A couple of weeks ago, I attended and spoke at the MO Summit in Asheville. This group of purpose-driven leaders inspired and challenged me; they made my heart happy for two solid days.
I love being surrounded by shiny smart, change-the-world people.
Kicking off the Summit was Melanie Dulbecco, the CEO of Torani. I’m still thinking about her words.
She leads Torani, a 93-year-old global, flavored syrup company, with three core tenants she feels have led to their amazing growth:
1. Don’t do. Learn.
She invites her team to go on “learning journeys.” She takes her learning role super seriously by reading books on leadership transformation constantly. She believes that the development of her team starts with her own. I love this so much. Imagine if everyone in your company learned five new things this coming year. What might change?
2. No performance reviews.
Instead, they do “contribution management” where they ask for contributions. I love this too. Rather than look back, they look forward yearly to what is next for each person on their team. The conversation is focused on expanding the person’s contribution in the future. For instance, a person who, when under stress, often resorted to angry outbursts was asked to contribute to the team’s growth and her own by attending a communications class. That class attendance was celebrated as success. They also constantly ask each other “How will we measure MY success?”
Melanie says in this article (worth the read), “I’ve found it to be an engaging and motivating process. Looking forward to what people can do, instead of looking backward to what they have done, is a respectful way to discuss work and to get people feeling responsible for their own actions. It has energized individuals and the company as a whole.”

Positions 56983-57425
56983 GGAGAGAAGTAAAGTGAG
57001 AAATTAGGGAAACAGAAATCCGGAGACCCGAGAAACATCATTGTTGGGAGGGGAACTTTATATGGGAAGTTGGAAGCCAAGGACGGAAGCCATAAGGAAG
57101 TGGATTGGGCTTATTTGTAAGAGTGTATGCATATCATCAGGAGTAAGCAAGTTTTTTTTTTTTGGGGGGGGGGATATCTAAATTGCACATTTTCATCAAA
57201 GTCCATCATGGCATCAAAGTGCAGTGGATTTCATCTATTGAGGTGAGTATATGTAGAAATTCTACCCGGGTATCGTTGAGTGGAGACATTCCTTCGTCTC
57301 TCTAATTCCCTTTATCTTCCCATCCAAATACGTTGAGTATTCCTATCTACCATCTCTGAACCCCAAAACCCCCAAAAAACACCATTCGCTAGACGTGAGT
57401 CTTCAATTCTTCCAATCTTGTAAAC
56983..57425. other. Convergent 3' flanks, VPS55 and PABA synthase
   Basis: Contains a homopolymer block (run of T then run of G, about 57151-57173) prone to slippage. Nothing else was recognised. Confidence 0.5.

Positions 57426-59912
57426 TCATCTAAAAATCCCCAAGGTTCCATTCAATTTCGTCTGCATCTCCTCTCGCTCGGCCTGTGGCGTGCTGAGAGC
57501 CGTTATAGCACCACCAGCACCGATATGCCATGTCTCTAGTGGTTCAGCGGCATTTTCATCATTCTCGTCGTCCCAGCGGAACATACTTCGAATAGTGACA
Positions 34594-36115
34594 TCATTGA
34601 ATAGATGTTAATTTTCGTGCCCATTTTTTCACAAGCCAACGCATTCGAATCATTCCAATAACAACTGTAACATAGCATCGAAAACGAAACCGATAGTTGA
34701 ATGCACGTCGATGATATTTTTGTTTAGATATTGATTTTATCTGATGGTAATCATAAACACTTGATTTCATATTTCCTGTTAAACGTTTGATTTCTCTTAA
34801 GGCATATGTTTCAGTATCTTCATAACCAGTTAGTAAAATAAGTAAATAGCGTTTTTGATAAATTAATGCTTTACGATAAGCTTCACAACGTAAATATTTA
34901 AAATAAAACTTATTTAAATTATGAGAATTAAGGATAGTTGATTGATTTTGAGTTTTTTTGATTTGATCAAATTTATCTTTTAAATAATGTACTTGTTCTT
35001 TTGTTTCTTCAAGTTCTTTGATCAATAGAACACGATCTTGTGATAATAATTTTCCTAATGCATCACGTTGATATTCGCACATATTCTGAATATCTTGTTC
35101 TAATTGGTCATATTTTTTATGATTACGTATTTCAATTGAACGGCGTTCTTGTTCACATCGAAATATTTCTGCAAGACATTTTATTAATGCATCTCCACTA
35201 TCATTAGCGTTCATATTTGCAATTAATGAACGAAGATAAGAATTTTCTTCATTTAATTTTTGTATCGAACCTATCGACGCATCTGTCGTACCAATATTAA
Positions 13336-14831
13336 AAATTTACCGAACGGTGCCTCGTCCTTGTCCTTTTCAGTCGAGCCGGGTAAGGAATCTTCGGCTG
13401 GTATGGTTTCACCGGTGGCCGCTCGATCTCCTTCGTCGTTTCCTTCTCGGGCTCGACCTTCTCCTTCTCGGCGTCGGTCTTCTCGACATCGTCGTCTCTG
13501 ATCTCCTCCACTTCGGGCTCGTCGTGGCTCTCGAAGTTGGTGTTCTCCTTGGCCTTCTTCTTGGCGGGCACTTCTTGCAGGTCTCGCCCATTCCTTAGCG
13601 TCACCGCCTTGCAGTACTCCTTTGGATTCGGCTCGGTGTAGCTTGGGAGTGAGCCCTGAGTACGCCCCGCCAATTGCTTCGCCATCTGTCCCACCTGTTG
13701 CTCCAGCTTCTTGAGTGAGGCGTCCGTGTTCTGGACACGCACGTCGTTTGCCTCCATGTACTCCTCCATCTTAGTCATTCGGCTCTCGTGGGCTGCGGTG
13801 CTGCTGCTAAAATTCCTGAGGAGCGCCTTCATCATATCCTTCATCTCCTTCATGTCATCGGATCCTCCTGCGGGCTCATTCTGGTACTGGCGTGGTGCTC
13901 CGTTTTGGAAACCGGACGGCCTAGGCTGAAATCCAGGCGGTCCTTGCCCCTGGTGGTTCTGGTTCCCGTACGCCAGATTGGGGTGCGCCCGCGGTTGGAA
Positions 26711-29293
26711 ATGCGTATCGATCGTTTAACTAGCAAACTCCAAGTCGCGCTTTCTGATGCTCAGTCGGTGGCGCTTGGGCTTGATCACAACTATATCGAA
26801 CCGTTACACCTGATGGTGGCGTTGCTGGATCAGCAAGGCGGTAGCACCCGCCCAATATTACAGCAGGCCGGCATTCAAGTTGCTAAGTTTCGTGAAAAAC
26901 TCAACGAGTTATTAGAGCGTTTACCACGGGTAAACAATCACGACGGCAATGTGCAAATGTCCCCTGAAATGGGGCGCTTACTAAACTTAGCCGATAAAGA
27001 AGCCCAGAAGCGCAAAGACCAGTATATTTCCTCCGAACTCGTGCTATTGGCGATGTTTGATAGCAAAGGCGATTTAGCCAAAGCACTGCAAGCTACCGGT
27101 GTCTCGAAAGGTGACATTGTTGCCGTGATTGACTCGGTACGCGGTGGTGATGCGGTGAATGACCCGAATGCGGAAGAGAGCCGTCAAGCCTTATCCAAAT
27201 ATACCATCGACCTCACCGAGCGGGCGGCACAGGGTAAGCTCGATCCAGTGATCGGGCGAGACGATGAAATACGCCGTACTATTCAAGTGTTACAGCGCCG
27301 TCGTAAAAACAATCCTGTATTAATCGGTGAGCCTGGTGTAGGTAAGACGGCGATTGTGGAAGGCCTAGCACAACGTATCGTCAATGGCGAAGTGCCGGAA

3. Stir up career mixology.
This allows them to celebrate and honor people who follow their own hearts by allowing them to do more of what they love. It allows them to explore. To mold their careers to work for their lives. Small companies practice this often, but it was refreshing to see such a large company embrace this concept.
Melanie also reminded me that culture is something you constantly have to tend. Every time you hire a new person, the culture shifts slightly. It is important to be mindful of this as you make new hires.
One of the other things Melanie reminded me of was subtle, but something I believe with all my heart. One of her slides showed a photo of a one of their trucks. Under their logo was a phrase that caught my eye. I’m not sure anyone really noticed it. It simply read: PEOPLE AGAINST BORING. I felt from the other photos she shared that this was a deeply rooted part of who they are. They’re colorful and approachable and struck me as a group that I’d enjoy hanging out with. It also reminded me to ask this question more often.
What injustice are you fighting?
This is actually the 11th Lesson from the Brains on Fire book. Nothing brings people together more than a shared fight, righting a wrong, and being on a shared mission.
We say often that Brains on Fire is a group of like-minded, passionate people who believe human connection is the most powerful force on earth. That makes us “People Against Lonely,” I suppose. I can get behind that. I often personally feel the more connected we are by technology, the lonelier we are.
Some other notes I made from some of the other speakers are worth noting:
- Don’t ever use email to share a negative emotion. Save those discussions for face-to-face or video calling.
- When you are interviewing to fill a job ask yourself, “Is this the right person for this job?”
- Constantly tie behavior back to values. Do it until people make fun of you!
- Start with your highest and best expectations of a person.
- What drives your desires? That is an interesting question, right?
- Be ridiculously transparent. Be open. Be ok with saying, “This is where I suck.”
So, there’s my super quick little Mo Summit recap. I’ll definitely be going back next year.